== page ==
Pioli was hired to be the resident genius three years ago, the man who helped New England become a dynasty right alongside Bill Belichick and Tom Brady. Right now, it's hard to believe the hype. This offseason he made little attempt to improve a roster that had some glaring flaws, and his biggest acquisition in free agency was wide receiver Steve Breaston. Standing pat after a strong season works well when you're as loaded as Green Bay or Pittsburgh. It's a pretty big gamble when you're a team that feasted on a weak schedule in 2010 and then wilted in a blowout playoff loss to Baltimore.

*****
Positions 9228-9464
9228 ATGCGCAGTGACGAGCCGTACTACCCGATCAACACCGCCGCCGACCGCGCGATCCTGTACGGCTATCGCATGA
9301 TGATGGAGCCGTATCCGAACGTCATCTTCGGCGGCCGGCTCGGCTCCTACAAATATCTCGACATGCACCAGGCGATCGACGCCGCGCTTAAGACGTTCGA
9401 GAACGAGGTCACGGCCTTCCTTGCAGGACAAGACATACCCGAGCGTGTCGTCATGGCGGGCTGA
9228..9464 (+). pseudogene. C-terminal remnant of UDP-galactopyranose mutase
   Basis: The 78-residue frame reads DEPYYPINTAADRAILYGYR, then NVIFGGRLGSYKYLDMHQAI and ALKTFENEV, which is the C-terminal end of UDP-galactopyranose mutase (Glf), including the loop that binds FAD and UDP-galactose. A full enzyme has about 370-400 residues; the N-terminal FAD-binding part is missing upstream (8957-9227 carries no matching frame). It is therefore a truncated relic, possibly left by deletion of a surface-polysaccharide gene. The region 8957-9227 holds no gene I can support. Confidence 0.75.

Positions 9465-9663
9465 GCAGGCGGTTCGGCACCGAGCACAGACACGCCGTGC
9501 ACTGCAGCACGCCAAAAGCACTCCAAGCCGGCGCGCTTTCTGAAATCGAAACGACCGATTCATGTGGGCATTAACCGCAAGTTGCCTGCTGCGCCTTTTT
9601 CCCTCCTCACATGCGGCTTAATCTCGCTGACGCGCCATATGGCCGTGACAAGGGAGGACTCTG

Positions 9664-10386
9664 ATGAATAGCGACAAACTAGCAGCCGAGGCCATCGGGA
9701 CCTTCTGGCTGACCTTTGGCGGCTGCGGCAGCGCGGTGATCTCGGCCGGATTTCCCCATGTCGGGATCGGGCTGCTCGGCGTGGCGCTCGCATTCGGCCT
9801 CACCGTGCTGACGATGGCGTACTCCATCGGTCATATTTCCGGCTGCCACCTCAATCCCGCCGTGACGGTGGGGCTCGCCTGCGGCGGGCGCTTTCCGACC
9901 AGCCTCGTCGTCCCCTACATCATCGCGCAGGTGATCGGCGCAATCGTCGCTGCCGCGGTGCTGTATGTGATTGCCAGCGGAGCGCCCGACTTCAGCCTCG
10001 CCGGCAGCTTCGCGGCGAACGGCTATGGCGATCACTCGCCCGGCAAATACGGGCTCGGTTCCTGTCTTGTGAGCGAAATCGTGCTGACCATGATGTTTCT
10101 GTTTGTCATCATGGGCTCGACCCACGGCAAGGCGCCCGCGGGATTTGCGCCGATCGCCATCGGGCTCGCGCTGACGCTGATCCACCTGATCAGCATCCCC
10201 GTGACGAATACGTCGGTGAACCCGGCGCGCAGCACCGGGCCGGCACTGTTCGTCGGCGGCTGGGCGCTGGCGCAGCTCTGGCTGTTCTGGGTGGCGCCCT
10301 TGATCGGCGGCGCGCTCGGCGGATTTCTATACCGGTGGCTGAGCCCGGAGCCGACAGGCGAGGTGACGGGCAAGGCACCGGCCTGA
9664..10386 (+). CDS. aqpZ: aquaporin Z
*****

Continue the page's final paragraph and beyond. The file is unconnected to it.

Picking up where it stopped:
Even the luster of Kansas City's division championship seems tainted now, more fluke than feel-good story. When you look at the end of last season, you see a team that was outscored 61-17 in its final two games. That should have been a major red flag, an omen that this team faced a much longer climb to reach the NFL's upper echelon. Now it is simply a squad that has to question everything about its organization, starting with the invisible man at the top of the power structure.